It is generally accepted that the best freshest beer is when it is right out of the keg. On draft or on tap. After that, the packaging that is used can affect the condition of the beer after a little time. Bottles and cans are mainly what breweries use for portable, “single serving” vessels.
For a long time, there was a stigma about cans in that it was somehow considered cheep, lower class or somehow less desirable. I suppose mainly because of most of the beer that was in them was of the American Macro Swill variety.
Over the last ten years or so, this has changed as craft brewers have started adopting cans as their choice for packaging and distribution. One of the first to do this was Oskar Blues Brewing as far back as 2002. “They said we was daft to put good beer in cans, but we did it all the same…” Their Dale’s Pale Ale and Old Chub were pioneers in the canned craft beer shift. You can even get their beer in 32oz “Crowlers” now. Other brewers have since picked this up and now more and more good beer is showing up in supermarkets and “bottle” shops in cans.
Cans are a better container for beer for a few important reasons. One is that they do not transmit light and light can damage beer and sometimes give it that skunky flavor, which is why most bottles are dark brown. Keep that in mind when you see those sixers of Heineken and Corona in the cooler.
Another is that they are more environmentally friendly and are recyclable. Emptys are light weight and compact-able. Taking a few cans with you in your back pack is a lot easier than bottles. Especially when you consider packing the empties out. Which you always do..right?
While glass is a good insulator and the thin aluminum can is not, the latter can be cooled down quickly plus you can use one of those cool little foam can “cozies” if you want. www.craftcans.com is a site dedicated to craft beer in cans with beer reviews, a canned beer database and an interactive map showing craft brewers that can.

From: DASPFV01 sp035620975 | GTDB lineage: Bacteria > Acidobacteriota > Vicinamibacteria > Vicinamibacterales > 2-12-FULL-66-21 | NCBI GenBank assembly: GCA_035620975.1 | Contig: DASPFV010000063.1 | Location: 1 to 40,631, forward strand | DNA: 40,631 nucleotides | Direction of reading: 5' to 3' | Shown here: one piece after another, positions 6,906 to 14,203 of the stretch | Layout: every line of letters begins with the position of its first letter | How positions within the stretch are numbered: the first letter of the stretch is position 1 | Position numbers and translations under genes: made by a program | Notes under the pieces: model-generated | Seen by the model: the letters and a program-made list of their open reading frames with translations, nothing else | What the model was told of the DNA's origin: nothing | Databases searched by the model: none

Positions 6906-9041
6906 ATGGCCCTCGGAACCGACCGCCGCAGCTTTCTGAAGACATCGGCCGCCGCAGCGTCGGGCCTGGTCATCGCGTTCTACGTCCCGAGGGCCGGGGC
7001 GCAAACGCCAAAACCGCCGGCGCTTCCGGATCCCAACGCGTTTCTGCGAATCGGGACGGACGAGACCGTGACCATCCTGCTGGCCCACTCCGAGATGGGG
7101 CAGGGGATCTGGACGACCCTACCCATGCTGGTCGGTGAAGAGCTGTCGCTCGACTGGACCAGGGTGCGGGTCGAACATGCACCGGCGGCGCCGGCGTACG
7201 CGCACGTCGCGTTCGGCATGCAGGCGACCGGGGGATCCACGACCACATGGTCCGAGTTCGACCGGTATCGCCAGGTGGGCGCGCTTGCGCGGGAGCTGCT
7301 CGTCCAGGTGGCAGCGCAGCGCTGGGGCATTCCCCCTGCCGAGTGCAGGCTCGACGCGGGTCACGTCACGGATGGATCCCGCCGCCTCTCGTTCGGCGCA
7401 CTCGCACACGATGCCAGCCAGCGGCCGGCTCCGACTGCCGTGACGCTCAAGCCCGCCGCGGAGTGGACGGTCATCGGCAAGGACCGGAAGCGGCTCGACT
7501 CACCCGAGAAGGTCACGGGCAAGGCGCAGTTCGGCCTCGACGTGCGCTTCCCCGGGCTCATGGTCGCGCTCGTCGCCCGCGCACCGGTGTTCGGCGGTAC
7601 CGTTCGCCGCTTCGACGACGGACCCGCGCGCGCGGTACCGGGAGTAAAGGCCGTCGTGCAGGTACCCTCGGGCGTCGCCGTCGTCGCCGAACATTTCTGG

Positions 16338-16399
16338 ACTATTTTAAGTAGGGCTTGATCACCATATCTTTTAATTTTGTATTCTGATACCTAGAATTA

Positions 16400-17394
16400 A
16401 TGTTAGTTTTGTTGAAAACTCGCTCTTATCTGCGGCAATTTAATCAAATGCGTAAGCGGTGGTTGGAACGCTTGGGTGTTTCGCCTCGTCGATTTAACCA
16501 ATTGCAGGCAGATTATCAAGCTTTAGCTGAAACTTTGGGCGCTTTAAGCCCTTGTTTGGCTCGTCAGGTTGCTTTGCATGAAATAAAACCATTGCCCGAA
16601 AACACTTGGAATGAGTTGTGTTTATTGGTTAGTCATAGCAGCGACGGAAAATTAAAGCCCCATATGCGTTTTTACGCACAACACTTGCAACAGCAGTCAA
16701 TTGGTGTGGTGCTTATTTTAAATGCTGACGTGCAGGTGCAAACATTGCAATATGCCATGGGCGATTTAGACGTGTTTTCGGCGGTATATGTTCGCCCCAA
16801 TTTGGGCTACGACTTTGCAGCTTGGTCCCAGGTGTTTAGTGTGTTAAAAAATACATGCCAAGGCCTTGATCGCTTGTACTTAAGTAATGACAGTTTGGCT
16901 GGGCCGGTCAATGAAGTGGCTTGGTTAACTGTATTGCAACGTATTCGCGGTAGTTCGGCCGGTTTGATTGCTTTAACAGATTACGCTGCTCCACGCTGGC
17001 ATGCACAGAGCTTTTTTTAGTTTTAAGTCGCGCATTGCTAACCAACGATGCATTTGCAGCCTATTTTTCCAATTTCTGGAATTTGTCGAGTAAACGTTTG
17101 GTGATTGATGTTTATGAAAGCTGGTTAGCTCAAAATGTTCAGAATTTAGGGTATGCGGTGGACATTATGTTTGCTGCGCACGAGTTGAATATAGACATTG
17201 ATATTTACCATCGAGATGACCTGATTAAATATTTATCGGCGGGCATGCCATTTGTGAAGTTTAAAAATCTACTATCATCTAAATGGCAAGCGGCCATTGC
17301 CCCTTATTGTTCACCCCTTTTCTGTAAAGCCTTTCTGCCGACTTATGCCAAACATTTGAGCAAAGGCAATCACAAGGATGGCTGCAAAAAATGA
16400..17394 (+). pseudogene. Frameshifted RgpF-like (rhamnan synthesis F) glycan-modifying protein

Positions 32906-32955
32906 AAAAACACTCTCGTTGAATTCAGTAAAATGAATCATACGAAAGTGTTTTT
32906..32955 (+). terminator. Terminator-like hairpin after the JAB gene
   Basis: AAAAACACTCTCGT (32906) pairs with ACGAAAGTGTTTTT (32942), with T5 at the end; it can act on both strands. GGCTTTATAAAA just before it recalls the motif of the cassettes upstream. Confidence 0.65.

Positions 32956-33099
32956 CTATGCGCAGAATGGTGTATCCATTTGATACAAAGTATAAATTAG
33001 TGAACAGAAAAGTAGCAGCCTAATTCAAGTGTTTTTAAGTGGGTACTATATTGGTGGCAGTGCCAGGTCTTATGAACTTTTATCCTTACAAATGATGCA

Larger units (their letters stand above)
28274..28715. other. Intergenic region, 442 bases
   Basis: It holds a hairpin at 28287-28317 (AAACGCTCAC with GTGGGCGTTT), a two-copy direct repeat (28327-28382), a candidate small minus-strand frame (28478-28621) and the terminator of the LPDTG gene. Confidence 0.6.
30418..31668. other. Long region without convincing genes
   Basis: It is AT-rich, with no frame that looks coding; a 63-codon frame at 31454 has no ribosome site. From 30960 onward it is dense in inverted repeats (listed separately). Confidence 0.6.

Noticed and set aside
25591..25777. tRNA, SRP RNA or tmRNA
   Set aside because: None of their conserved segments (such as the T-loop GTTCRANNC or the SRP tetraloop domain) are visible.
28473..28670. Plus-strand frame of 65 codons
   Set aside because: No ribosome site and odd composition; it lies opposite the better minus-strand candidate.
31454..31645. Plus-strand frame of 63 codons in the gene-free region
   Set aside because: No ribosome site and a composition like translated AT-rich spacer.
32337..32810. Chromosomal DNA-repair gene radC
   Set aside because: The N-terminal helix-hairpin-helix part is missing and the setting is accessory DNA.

There will probably always be bottles but seeing good bee…in a can is no longer remarkable.
Historically, “Growlers” were galvanized “pails” in which folks could bring beer home from pre-prohibition small town local breweries. They called them growlers because they supposedly made a growling noise as the CO2 escaped from the lid while they were bringing it home. Today, they are typically glass bottles with screw top caps (to keep all that carbonation where it belongs) and is still a convenient way to get good beer right from the tap, “to-go” Typically they are 64oz but there are also 1qt “growler-ettes” out there as well and some are double-walled stainless steel containers that do a pretty good job keeping the beer cold for quite a while.
Most, brewpubs offer growler fills for 10-15$ depending on the brew, plus another 5 or 10$ for the empty one if you didn’t bring yours in. Some places are even specializing in growler fills. Dedicated growler “fill-stations” they are calling themselves. I think it is a great idea. There is one opening up here is Boise called “PreFunk”.
The site for “PreFunk” in Boise
They are even planning on offering a call ahead and online check-in service with your order so you can drive up and they have it ready for you. This is sounding better and better all the time. Not to mention that is in a perfect location. Every 9-5’er leaving downtown west bound drives right by this place just as Front street funnels into the west bound “connector”. Their website is not quite ready yet, nor could I find a Facebook page for them after a quick search.
It will be interesting to see what beers they are able to get. With 20 taps, they plan to have half of them representing local Brewpubs, according to a recent Statesman article. I’ll be checking the place out this week
It’s been a couple weeks since the local rags blurbed about the new startup Crescent Brewing and only now have I had the chance to drive out to one of the 2 known locations it is on tap. I am at Wingers in Nampa and I spotted the Crescent Brewery Amber Ale right off when I walked in.
The very full glass showed me very little sign of a head and the first sip confirmed that it was under carbonated. The soft woody flavors are nice but there is a little sourness that is a bit reminiscent of cider. Still cider (see above). There is also a tang that I didn’t expect from an amber and the IBUs are a bit on the high side. Still, tasty and is washing down my complimentary popcorn just fine.
I’m excited to see a new brewery pop up here in the Treasure Valley and will continue to keep an eye out for Crescent Brewery’s next outing. My server mentioned that it may be a Porter.
Can’t wait for that.